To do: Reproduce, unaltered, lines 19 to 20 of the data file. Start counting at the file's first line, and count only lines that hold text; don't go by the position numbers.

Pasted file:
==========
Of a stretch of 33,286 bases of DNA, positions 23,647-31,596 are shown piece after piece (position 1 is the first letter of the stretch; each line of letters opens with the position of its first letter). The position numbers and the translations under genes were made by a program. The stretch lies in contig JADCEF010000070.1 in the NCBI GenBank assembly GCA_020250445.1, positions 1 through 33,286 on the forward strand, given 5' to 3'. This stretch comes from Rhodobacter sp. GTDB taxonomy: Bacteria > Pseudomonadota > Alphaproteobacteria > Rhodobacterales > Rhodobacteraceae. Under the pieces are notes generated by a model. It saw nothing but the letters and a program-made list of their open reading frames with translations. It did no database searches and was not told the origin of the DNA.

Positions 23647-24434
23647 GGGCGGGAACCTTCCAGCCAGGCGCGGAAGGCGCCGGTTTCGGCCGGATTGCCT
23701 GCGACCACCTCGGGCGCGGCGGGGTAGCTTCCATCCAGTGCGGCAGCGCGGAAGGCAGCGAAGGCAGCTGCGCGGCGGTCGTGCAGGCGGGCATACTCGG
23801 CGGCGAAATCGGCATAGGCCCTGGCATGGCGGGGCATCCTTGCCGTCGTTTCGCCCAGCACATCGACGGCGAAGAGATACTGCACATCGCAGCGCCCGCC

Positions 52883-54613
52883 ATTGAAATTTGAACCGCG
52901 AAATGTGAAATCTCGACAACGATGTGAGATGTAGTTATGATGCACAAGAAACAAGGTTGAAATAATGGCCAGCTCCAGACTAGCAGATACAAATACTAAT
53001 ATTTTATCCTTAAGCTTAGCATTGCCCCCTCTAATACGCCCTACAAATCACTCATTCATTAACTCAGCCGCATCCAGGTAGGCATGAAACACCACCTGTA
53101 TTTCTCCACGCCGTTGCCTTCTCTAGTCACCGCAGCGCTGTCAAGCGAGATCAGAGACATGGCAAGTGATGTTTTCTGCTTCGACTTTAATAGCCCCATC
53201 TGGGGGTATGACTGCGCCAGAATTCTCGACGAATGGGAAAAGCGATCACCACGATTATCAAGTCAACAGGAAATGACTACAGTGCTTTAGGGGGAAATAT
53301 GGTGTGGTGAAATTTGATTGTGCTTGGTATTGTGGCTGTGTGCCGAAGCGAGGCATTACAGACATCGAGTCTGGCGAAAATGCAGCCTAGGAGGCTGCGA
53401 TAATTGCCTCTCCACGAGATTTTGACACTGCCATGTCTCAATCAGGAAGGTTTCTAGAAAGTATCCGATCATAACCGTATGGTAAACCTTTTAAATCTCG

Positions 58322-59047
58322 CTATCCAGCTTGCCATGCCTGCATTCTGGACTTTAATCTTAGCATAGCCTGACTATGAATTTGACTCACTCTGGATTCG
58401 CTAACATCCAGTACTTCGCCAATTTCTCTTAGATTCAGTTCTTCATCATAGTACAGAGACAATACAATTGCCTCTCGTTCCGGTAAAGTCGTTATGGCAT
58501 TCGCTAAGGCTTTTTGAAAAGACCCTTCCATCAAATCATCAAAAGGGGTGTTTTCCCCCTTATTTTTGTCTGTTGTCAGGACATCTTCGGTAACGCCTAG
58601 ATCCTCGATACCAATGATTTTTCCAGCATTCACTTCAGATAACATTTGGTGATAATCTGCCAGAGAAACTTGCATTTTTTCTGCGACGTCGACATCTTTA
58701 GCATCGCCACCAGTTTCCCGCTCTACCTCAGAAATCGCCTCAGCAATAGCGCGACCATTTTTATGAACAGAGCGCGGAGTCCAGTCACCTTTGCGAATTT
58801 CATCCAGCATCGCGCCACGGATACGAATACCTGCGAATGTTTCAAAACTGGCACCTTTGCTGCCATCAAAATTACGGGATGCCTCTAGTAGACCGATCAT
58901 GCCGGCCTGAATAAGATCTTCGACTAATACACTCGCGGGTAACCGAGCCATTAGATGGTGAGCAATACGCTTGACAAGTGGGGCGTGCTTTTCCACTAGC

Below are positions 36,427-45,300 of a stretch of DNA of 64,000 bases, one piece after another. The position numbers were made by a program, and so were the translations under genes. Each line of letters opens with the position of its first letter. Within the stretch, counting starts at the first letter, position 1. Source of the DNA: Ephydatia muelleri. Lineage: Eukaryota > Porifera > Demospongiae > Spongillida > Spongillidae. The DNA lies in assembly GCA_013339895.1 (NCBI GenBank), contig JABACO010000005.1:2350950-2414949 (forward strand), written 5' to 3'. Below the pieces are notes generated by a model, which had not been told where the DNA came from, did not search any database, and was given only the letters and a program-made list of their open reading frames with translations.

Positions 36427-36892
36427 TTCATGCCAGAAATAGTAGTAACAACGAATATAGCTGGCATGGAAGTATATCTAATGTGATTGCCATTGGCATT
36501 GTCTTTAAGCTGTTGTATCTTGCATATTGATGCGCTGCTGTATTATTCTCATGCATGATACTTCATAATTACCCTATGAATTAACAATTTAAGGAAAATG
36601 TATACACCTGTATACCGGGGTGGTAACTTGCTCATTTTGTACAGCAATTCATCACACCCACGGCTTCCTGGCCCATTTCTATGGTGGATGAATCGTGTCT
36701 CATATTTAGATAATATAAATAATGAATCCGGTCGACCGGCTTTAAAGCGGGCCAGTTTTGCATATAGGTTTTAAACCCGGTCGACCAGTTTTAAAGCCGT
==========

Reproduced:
58701 GCATCGCCACCAGTTTCCCGCTCTACCTCAGAAATCGCCTCAGCAATAGCGCGACCATTTTTATGAACAGAGCGCGGAGTCCAGTCACCTTTGCGAATTT
58801 CATCCAGCATCGCGCCACGGATACGAATACCTGCGAATGTTTCAAAACTGGCACCTTTGCTGCCATCAAAATTACGGGATGCCTCTAGTAGACCGATCAT